How to Stain Wood
Time Required: Under 2 hours
Wood stains are coatings that protect the surface of furniture while promoting a dramatic look from the natural grain. Learning how to apply stain allows you to bring out wood's rich colors and textures. This guide will teach you the various methods on how to stain wood and wood-staining techniques.
Of the different wood and deck stains, oil based wood stain tends to seep into the wood pores without raising the grain. Water-based wood stain tends to stain more evenly and be more environmentally friendly. Gel stain is thicker, providing better control of the color. Many interior wood stains and deck stains are formulated with pigment or dye. If you are short on time, look for fast drying wood stain that is dry to the touch within an hour.
As the name suggests, stain can leave permanent discolorations on whatever it touches. Put down drop cloths and take all other precautions when staining wood. Follow these steps to learn how to apply wood stain like a pro.
- The best way to stain wood is to prepare the wood surface by sanding it with a sanding block or orbital sander. Sandpaper with a lower grit number will make wood rougher, allowing more stain to absorb and create a darker color.
- Start with 120-grit sandpaper on refinished pieces. With new wood, start with 80-grit and then treat it as if you're refinishing it.
- When you have removed imperfections and sanded the entire surface, wipe off the dust and loose sandpaper grit.
- Sand with 180-grit until you've removed all the marks left by the 120-grit and the surface appears level.
- Brush clean.
When learning how to stain furniture, remember that a chemical wood stain remover, used to manufacturer's instructions, can extract stain from places the sander can't reach.
- Wipe down the wood to raise the grain. If you don't raise the grain now, the stain will raise it later, but re-sanding to get the wood smooth again removes much of the stain.
- Let the wood dry, then sand with 180- to 220-grit paper.
- Remove dust with a clean cloth.
- Some softwoods like pine and some hardwoods, such as cherry, turn blotchy when stained. In this case, consider applying a pre-stain wood conditioner, which seeps into the wood fibers to seal the material and prevent the uneven absorption that causes blotching.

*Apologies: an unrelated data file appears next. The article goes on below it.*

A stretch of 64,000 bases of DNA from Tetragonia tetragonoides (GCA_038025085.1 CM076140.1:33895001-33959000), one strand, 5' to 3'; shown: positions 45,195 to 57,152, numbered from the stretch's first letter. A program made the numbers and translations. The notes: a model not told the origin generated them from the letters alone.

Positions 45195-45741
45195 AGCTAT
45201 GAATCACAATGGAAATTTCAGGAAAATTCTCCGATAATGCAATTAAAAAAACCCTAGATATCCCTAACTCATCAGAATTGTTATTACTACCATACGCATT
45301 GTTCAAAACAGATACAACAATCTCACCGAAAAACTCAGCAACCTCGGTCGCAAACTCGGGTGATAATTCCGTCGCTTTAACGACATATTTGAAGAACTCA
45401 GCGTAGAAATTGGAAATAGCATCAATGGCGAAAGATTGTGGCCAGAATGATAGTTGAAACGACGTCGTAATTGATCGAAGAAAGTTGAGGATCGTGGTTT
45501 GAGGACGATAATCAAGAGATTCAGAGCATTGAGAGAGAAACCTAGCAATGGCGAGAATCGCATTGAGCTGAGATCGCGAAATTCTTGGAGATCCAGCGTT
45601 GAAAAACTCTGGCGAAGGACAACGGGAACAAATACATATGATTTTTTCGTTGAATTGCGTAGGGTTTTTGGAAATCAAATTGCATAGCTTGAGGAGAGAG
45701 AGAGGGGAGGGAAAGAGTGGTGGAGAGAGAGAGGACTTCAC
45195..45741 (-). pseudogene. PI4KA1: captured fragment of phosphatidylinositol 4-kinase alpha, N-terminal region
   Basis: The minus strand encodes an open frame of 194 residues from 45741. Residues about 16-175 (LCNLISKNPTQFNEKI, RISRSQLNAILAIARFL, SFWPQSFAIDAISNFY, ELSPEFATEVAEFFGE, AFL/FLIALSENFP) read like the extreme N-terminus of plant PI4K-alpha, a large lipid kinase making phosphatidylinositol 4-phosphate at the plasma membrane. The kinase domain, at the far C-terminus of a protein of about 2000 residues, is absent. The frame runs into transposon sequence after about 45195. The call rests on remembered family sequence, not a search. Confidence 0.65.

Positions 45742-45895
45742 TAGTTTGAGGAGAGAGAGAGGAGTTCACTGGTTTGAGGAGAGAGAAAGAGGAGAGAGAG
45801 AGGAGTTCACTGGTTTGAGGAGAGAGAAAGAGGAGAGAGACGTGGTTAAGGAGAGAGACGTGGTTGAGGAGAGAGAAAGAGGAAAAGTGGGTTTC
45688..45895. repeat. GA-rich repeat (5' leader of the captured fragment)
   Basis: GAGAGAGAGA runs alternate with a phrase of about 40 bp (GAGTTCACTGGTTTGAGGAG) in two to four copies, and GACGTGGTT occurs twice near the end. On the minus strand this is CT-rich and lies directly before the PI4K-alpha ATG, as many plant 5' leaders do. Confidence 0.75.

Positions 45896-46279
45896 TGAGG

- If you use a gel stain, you can apply it without needing a conditioner.
- Some woods such as mahogany and oak have an open-grain structure that needs filling to provide a smooth finish. Grain filler is a pigmented paste that comes in a variety of colors. Choose one to match the wood or stain color and apply with paint brushes or rags to manufacturer’s instructions.
- Remove excess with a scraper and lightly sand after drying.
- Thoroughly stir the wood stain before applying.
- Use a rag or cloth instead of a sponge, which may absorb the stain. When applying, the cloth should be wet but not dripping. Test on a piece of scrap wood.
- How you apply the stain onto the wood — cross grain or with the grain — is less important than applying plenty of it. Follow manufacturer’s directions for the staining application instructions.
- Stain usually cannot be removed after application, so it’s better to apply thinner coats and add more as needed, rather than apply too much and have a darker color than you want.
- When using exterior stains and sealers, try to schedule it for a time of mild temperatures and dry weather.
- Applying a topcoat sealer is not required, but a finish protects the stained wood from scratches and keeps it from fading over time.
- If applying a polyurethane finish with a brush, apply one to two coats.
- If using a spray can, hold 8 to 12 inches from the surface and apply two or three light coats.
- Be prepared for drying time to take at least a day.
Learning how to apply wood stain provides an alternative to painting a piece of furniture while emphasizing its natural color and texture. Whether using interior wood stains or exterior stains and sealers, mastering how to apply stain can give any old wood surface a whole new look.